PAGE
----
Television at the 1933 Chicago Worlds Fair
From a 1933 Chicago magazine cover. The World's Fair demonstration was not in color, of course. The 1933/34 Chicago Worlds Fair was titled "A Century of Progress." At the Hall of Science Electrical Building. U. A. Sanabria had a large screen television demonstration. The exhibit was sponsored by the Hudson-Essex car company:
Courtesy of Jeff Jaworski
Here is a description of the demonstration, from the book The 1933 Chicago World's Fair: A Century of Progress, by Cheryl R. Ganz:
Here is another description of the exhibit:
The principle of television was demonstrated in an exhibit constructed by M. L. Hayes. The process involved breaking down a picture into elements of light and dark in the transmitter, and then using the same elements to build up the picture in the receiver.
In this exhibit is included a television transmitter and receiver specially designed in order to demonstrate the operations step by step. As the exhibit runs through its cycle, a series of lantern slides are projected to explain each operation."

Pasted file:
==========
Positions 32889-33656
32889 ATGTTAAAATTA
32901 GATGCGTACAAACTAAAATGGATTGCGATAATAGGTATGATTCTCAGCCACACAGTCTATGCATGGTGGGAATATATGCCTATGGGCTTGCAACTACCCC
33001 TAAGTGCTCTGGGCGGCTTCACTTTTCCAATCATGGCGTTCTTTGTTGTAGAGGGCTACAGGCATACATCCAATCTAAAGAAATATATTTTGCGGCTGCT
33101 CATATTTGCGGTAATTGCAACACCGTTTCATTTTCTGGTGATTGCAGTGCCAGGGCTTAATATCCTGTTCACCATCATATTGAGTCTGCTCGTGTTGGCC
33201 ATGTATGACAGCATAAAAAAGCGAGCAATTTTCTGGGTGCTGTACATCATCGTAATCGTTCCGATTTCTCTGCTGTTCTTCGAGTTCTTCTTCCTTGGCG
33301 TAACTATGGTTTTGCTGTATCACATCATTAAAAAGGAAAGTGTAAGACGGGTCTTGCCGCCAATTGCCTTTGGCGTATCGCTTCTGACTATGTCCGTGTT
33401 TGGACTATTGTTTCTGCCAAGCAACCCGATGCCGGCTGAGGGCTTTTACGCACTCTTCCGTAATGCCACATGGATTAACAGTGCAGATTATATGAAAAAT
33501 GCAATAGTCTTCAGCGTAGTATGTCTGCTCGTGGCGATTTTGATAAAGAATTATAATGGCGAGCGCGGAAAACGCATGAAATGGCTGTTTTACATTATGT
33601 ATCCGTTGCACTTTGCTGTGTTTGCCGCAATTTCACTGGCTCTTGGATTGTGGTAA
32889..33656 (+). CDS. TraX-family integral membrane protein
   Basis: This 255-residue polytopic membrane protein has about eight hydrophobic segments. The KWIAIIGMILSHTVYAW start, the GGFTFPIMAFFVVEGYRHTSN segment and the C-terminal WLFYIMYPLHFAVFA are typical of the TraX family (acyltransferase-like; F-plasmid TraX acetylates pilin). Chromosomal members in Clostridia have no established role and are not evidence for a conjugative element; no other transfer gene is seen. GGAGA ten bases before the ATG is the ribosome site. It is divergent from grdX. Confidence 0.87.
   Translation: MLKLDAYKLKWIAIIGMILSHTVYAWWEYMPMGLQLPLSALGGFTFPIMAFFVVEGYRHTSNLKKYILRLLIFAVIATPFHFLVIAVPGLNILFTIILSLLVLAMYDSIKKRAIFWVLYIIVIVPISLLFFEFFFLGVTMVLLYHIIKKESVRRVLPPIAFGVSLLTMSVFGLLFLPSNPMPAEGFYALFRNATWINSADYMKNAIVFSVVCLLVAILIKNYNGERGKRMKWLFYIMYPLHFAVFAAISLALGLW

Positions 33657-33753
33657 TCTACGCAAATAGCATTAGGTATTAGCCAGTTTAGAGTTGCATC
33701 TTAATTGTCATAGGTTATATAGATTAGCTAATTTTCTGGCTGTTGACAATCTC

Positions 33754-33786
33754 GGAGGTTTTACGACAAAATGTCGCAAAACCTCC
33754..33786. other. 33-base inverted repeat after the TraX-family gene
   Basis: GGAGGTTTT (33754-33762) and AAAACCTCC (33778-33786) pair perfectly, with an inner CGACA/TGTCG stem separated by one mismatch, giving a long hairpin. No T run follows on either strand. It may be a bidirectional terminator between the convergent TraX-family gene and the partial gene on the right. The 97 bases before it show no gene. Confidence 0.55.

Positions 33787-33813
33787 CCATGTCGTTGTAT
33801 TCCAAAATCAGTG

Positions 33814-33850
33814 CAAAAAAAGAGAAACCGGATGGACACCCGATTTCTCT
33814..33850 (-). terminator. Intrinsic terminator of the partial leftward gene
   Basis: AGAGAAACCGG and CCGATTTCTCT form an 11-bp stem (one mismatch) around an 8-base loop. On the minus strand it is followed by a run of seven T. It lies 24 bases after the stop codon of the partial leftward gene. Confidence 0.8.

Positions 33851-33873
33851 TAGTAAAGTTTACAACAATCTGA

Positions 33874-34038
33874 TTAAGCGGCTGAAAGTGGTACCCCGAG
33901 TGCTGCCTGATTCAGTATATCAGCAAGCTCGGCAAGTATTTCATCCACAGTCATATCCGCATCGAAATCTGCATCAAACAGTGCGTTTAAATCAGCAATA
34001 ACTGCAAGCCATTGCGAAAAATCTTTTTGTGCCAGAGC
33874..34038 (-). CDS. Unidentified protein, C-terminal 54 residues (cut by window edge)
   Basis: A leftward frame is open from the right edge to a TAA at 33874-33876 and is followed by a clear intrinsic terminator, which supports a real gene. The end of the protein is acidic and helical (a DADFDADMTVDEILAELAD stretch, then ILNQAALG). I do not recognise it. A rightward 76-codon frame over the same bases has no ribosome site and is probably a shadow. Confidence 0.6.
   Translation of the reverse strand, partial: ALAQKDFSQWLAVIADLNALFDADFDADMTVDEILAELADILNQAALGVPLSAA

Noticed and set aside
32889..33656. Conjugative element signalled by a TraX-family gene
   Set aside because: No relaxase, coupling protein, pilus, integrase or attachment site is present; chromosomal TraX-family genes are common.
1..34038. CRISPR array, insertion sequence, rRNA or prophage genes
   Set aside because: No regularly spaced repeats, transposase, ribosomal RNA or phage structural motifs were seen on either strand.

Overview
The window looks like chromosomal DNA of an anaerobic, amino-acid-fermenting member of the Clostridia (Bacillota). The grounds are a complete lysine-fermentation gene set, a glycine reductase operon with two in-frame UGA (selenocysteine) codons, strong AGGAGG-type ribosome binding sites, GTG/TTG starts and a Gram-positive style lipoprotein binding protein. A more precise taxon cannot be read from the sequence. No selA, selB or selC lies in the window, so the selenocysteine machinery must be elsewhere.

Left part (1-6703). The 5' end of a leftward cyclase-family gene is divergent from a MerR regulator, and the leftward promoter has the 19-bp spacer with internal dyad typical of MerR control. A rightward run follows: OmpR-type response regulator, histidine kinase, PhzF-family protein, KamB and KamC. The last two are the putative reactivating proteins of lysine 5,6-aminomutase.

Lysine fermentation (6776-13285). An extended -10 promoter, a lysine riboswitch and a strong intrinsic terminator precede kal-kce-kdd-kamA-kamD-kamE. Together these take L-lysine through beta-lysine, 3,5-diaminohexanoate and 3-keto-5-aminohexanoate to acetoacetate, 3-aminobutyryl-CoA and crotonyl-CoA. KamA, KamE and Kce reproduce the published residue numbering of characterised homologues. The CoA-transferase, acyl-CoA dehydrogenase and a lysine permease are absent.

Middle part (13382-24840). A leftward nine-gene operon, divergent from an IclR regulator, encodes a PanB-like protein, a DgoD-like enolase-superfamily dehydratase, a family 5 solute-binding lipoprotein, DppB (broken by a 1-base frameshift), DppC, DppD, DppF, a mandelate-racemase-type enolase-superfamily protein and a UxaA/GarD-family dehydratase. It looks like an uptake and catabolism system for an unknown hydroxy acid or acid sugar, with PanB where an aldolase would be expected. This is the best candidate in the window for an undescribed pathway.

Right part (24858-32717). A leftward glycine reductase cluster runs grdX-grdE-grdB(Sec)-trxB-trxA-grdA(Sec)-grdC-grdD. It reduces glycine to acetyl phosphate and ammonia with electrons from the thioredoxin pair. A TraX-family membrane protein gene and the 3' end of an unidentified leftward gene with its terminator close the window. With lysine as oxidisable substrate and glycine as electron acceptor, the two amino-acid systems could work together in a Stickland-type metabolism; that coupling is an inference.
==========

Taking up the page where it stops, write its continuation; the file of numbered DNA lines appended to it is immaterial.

A recollection of the exhibit, from John N. Cox:
And one from an anonymous viewer:
In 1933 or 34, I am not sure, my across-the-street neighbor (whose name escapes me) in Chicago was some sort of an RCA engineer and they were putting on demonstrations of some sort at the World's Fair, giving his engineers something to work on. I was 8 or 9 years old and collected snakes, so I was on TV a talk show, talking about snakes. I guess he just needed something for programming then, and I was convenient. I now tell grandchidren that I was an early TV star.
I regret not being able to tell you any more. I had no idea at the time that this was such an historic event, and never gave it any more thought until about a month or so ago. I recall only another person on the set being afraid of my snakes--but then, most people are.
The camera that was probably used at the Chicago Worlds Fair